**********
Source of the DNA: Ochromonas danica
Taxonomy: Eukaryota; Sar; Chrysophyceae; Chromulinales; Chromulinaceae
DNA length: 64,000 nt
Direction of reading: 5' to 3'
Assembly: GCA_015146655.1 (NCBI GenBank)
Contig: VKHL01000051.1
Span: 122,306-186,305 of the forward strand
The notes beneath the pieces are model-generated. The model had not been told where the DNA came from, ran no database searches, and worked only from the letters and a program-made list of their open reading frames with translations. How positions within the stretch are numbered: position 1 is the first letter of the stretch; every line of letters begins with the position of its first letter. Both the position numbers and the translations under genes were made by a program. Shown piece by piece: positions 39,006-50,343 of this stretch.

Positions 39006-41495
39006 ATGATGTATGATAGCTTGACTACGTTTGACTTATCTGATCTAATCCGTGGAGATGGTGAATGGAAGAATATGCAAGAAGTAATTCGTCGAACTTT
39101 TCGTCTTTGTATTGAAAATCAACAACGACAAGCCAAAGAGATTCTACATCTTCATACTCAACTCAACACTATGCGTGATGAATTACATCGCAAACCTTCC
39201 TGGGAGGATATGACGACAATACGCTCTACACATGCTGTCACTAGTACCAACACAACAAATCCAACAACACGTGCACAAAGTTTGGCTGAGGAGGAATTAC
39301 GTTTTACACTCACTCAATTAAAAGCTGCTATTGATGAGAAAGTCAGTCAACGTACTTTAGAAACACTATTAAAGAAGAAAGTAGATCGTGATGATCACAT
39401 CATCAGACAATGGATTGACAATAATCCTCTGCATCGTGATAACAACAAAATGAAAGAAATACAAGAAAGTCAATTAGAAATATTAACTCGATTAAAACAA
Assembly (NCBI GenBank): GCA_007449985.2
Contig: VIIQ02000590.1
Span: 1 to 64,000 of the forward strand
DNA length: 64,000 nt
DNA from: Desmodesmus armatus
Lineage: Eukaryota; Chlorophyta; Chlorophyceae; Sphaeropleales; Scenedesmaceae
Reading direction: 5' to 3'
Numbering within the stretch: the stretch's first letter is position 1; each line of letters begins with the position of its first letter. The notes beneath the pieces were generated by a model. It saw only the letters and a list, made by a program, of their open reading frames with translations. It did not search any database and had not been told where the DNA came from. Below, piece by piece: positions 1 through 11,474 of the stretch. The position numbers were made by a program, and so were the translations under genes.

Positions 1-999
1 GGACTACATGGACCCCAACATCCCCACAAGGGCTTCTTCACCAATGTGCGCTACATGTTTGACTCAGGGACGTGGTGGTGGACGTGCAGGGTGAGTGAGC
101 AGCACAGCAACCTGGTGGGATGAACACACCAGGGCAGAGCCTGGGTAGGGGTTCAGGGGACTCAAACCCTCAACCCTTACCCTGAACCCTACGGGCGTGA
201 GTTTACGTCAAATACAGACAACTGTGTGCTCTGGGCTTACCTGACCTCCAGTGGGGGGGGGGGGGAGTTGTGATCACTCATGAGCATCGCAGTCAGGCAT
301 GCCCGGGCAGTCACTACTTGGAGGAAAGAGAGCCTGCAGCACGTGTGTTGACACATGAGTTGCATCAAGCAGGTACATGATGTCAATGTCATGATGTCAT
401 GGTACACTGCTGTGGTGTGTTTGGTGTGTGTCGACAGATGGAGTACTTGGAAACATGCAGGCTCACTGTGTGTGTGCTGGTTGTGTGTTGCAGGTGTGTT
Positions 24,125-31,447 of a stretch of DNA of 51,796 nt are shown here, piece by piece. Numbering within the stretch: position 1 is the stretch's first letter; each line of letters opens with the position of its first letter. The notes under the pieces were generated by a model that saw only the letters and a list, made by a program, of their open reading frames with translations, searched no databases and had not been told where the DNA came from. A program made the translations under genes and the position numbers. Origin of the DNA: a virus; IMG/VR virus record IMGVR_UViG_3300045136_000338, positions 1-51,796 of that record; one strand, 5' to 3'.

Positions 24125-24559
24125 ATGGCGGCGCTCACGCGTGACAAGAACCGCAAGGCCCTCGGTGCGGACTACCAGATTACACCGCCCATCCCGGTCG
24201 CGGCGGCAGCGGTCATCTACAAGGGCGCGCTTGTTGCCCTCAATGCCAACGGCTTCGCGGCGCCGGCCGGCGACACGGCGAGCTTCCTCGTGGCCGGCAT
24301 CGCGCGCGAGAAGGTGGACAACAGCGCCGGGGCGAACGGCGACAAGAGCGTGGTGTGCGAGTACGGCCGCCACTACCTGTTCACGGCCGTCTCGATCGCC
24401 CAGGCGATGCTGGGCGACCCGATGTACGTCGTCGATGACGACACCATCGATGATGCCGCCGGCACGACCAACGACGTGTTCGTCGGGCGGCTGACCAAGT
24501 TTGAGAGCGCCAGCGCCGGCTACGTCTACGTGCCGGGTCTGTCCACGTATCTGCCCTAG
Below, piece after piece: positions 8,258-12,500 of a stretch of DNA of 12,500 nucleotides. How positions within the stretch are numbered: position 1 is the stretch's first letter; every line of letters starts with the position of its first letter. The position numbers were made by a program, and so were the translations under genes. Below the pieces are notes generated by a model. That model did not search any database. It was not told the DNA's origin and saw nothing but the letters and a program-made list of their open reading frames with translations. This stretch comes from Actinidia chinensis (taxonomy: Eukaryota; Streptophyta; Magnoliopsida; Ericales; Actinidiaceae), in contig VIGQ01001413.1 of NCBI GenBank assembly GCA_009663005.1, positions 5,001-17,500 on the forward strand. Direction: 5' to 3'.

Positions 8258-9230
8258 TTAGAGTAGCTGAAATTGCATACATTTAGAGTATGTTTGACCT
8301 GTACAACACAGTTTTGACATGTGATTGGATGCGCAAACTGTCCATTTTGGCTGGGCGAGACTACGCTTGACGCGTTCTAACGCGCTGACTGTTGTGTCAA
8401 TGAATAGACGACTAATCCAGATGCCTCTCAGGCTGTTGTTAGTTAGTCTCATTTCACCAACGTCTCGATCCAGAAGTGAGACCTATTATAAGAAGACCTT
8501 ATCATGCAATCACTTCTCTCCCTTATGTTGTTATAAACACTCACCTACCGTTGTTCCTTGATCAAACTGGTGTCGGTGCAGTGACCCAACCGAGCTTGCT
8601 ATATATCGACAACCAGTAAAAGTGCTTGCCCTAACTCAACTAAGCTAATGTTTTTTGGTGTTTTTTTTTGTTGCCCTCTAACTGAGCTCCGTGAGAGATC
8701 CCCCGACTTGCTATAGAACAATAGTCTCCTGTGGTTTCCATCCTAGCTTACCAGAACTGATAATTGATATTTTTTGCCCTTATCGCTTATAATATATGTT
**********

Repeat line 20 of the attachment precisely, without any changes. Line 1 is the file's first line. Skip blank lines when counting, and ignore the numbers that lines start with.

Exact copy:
Lineage: Eukaryota; Chlorophyta; Chlorophyceae; Sphaeropleales; Scenedesmaceae